Breaking sleep associations and sleep training

Discussion in 'The First Year' started by Lougood, Apr 20, 2012.

  1. Lougood

    Lougood Well-Known Member

    So b/c of Cathryn's reflux we pretty much spoiled her in the sleep department. It was so bad that she could not be flat and raising the mattress did no good. We bought a nap nanny and she slept there at night and most naps until 7 or so months. After that, she has pretty much napped in the swing, and co-sleeps as she still nurses at night (which I'm not sure at this point is out of necessity or habit). Her reflux is MUCH better and we've weaned her off the meds, and now we're ready to try and fix all the sleep issues we created...but I suck at this. I'm not even sure where to start. She nurses to sleep for nap and night, and I think I need to stop that to get her to get over that sleep association...but how? I tried putting her down in her crib for nap yesterday after nursing instead of the swing. She went down fine, but was up 10 minutes later. :( And of course I was tired and had things to do so I stuck her in the swing and she slept for 2 hours. So, I need some advice, some BTDT, some help, some encouragement, some anything! I'm not completely opposed to letting her cry a little, but I don't want to do CIO if I can avoid it. Do I start with naps and then attempt to cut out co-sleeping? SIgh. The twins were fantastic sleepers and self soothers so I'm lost with this!
  2. twinkler

    twinkler Well-Known Member

    I'm nap training my 45-minute cat napper at the moment and it is sooo exhausting and time consuming but I am determined that she will sleep longer :) so I am aiming for trying it every day for two weeks at the earliest! lol!

    Anyway, here are few things that have stuck in my head from Healthy Sleep Habits Happy Child book by Dr Weissbluth, which I have just re-read and also some other experiences and suggestions I've had put to me:

    - Nursing to sleep is not an issue as most believe, it is okay to nurse to sleep, especially if you are co-sleeping. Try instigating another type of soothing to sleep if you would prefer, soft music and patting works for me and rocking works for a lot of people (not mine unfortunately!)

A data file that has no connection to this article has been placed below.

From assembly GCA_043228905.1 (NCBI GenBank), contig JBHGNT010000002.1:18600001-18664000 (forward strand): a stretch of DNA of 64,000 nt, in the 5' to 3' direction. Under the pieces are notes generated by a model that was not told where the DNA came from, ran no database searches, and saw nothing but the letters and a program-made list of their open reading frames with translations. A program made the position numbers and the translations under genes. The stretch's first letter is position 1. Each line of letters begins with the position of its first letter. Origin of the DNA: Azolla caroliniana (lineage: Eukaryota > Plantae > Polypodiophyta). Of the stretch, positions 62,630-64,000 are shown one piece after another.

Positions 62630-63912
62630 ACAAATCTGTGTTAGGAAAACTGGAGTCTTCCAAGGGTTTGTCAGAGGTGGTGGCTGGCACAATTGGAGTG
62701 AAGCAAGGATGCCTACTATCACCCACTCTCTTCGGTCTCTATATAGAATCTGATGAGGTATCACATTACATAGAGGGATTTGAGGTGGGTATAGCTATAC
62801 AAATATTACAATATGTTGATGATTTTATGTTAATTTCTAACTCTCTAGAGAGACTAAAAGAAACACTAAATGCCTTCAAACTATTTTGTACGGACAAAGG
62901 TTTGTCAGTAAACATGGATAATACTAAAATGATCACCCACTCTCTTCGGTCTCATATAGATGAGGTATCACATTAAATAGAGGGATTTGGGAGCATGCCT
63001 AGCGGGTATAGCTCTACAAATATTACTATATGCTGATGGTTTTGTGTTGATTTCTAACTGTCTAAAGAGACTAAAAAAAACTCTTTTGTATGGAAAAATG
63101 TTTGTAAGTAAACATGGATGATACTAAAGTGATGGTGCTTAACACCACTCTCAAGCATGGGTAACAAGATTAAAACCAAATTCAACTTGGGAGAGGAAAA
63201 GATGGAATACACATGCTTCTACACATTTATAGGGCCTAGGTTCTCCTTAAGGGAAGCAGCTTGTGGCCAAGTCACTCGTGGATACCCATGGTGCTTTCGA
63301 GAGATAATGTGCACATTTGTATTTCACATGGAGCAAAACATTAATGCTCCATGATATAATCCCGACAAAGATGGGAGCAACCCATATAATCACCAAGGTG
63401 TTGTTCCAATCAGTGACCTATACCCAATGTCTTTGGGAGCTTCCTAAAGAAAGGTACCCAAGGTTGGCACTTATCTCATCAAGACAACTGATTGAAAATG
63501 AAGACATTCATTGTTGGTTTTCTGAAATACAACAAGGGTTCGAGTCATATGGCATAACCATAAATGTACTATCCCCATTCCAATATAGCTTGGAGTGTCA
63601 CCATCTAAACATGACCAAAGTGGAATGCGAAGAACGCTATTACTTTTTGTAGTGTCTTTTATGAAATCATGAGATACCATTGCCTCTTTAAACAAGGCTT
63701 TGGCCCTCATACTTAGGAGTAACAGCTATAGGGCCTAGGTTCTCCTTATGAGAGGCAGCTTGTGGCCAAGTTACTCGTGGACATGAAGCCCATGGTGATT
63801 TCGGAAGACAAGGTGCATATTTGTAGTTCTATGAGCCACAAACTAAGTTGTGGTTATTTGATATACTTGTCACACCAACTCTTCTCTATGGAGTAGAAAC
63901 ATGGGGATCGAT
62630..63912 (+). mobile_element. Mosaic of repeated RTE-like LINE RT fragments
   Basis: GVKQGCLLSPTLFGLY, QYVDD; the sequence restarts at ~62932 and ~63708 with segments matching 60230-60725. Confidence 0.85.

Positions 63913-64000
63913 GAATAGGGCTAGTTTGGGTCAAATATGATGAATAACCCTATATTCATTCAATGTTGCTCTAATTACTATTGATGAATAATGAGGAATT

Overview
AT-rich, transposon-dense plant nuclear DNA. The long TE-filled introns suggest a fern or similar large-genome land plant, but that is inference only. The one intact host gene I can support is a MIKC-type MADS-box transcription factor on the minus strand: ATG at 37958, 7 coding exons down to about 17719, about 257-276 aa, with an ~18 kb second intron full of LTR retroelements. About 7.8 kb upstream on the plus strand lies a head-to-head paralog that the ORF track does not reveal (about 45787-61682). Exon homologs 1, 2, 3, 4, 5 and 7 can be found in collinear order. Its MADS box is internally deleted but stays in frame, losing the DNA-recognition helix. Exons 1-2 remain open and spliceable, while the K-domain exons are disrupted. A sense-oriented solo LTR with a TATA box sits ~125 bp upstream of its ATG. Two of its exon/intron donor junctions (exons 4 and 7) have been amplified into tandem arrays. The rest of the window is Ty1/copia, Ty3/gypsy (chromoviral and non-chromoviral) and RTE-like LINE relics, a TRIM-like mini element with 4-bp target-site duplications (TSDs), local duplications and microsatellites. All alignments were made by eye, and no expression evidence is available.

- Work on the night routine first before working on the naps - night and day sleep part of the brain is different so you can have different ways of soothing for night and naps.
    - Whatever you do, be consistent and try it every day for at least a week before trying something else.
    - if she wakes after 10 minutes, try leaving her for 5-minutes before going in, see if she will re-settle herself, then try to re-settle without picking her up, patting sushing until she goes back to sleep. If she wakes up again, try leaving it a bit longer than 5 minutes when you go in. Try not to spend any longer than 10-15minutes in resettling (that's my theory anyway, not sure how well it works but it saves me getting frustrated, if you're extremely patient you could try longer).
    - Don't spend more than an hour working on trying to get her to sleep, get her up, and put her down early for the next nap.
    - when you're working on sleep training, everything else will have to be put on the back burner, everything! Try to get as much help as you can while you work on this, you need to be committed. Don't expect other caregivers to do what you are doing. Clear your diary for the week.

    Anyway, I'm off now to wait for 45-minute napper to start stirring so I can pat her back to sleep.. I'm sure there is plenty more things, which the lovely ladies here will suggest but if I think of something else, I will come back and update.

    Good luck and be strong, you can do this! (This is what I'm telling myself everyday while I am still in my pyjamas at lunchtime and the house looks shabby! lol!)
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